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Basra Polluted Water Crisis, Iraq

The number of Iraqis poisoned by polluted drinking water in Basra is nearing 100,000, with officials failing to tackle a weeks-long crisis.


The city of Basra was often dubbed "Venice of the Middle East" for its vibrant canals. Today, it is suffering because its freshwater lifeline, the Shatt-al-Arab river that runs through it, is polluted. Furthermore, low levels of water and the rise of salty water intrusions from the Persian Gulf are threatening the lives of the more than 2.5 million inhabitants of Iraq’s second city. According to statistics from the Health Directorate, Basra’s water pollution is staggering: chemical contamination stands at 100% and the bacterial pollution at 50% (Al-Mirbad, 2018).

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Basic Data
Name of conflict:Basra Polluted Water Crisis, Iraq
Location of conflict:Basra
Accuracy of locationHIGH (Local level)
Source of Conflict
Type of conflict. 1st level:Water Management
Type of conflict. 2nd level:Water treatment and access to sanitation (access to sewage)
Specific commodities:Biological resources
Project Details and Actors
Project details

Type of populationSemi-urban
Affected Population:4 million
Start of the conflict:10/08/2018
Relevant government actors:Basra Health Directorate
Basra governorate
Environmental justice organizations (and other supporters) and their websites, if available:The Iraqi Observatory for Human Rights:
The Iraqi Civil Society: SAVE THE TIGRIS AND MARSHES Campaign:
The Iraqi Red Crescent Society:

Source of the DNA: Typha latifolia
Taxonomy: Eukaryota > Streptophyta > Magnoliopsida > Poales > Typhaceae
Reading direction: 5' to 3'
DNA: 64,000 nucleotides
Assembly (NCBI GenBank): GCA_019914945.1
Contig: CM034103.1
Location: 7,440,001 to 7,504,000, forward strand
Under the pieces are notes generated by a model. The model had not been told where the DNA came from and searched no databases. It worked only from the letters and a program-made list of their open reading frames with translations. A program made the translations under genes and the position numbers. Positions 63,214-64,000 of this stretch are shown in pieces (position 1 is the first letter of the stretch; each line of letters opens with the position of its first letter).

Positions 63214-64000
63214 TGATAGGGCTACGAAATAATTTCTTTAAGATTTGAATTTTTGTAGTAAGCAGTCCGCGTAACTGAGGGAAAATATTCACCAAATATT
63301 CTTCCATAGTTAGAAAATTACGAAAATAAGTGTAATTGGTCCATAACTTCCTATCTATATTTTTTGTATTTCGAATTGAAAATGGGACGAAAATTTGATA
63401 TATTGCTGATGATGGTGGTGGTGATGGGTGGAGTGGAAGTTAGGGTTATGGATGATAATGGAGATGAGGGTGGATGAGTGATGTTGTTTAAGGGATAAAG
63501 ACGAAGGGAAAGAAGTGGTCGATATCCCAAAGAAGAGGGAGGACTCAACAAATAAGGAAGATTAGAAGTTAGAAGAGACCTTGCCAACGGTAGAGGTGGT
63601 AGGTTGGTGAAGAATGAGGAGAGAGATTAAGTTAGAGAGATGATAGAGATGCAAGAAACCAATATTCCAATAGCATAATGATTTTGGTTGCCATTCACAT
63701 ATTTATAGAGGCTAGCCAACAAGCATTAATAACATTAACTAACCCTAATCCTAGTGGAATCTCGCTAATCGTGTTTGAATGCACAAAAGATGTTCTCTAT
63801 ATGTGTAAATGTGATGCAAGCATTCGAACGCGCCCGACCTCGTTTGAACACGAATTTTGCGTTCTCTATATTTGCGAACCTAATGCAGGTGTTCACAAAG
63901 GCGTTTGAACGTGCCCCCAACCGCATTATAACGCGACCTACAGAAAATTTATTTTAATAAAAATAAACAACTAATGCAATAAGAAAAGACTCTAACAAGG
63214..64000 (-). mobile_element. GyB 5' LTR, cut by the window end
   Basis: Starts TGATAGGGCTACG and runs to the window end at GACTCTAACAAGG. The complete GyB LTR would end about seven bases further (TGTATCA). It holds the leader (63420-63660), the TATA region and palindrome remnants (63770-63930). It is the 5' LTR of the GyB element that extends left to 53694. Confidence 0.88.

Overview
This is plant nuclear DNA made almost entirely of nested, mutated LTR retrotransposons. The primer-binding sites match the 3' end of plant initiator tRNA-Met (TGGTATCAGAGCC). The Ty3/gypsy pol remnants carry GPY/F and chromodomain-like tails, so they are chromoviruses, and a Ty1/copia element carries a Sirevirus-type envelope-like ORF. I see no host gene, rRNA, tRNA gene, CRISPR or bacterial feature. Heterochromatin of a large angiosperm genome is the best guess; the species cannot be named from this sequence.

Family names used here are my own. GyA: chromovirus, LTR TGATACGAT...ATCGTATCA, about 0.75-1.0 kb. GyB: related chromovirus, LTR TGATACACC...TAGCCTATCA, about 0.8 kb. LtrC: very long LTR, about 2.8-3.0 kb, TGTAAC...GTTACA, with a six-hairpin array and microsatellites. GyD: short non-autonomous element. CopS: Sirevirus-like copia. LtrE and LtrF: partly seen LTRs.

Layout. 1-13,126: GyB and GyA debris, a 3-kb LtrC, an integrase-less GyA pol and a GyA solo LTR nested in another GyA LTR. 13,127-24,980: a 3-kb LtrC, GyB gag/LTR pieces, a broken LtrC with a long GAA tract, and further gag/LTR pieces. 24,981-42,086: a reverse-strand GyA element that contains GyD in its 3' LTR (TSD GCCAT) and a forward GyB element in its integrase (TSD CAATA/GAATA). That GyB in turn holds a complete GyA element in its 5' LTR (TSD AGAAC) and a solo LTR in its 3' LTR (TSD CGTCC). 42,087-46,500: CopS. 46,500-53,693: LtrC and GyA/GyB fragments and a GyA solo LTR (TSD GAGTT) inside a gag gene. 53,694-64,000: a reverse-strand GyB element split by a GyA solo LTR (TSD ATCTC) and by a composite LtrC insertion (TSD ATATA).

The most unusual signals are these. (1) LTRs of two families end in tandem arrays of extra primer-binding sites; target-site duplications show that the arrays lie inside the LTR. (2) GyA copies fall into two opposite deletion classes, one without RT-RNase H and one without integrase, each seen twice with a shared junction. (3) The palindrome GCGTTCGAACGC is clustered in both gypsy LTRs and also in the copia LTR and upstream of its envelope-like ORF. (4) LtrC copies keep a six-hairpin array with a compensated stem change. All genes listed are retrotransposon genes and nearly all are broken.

Conflict & Mobilization
IntensityHIGH (widespread, mass mobilization, violence, arrests, etc...)
Reaction stageIn REACTION to the implementation (during construction or operation)
Groups mobilizing:International ejos
Local ejos
Local government/political parties
Local scientists/professionals
Forms of mobilization:Involvement of national and international NGOs
Official complaint letters and petitions
Public campaigns
Street protest/marches
Threats to use arms
Environmental ImpactsVisible: Waste overflow, Surface water pollution / Decreasing water (physico-chemical, biological) quality, Groundwater pollution or depletion, Large-scale disturbance of hydro and geological systems
Potential: Soil contamination, Reduced ecological / hydrological connectivity, Desertification/Drought, Food insecurity (crop damage), Loss of landscape/aesthetic degradation
Health ImpactsVisible: Infectious diseases, Deaths, Other Health impacts, Other environmental related diseases
Other Health impactsdiarrhea and poisoning
Socio-economical ImpactsVisible: Increase in Corruption/Co-optation of different actors, Loss of livelihood, Violations of human rights, Militarization and increased police presence, Specific impacts on women
Potential: Increase in violence and crime
Project StatusIn operation
Conflict outcome / response:Corruption
Criminalization of activists
Deaths, Assassinations, Murders
Under negotiation
Violent targeting of activists
Development of alternatives:The Iraqi Red Crescent Society has stepped up to provide desalination and purification systems in Basra. As of 10 September, 2018, the Iraqi Red Crescent teams have started installing four stations with a production capacity of 8,000 litres per hour. They plan to include additional stations with the support of the International Committee of the Red Cross (IFRC, 2018).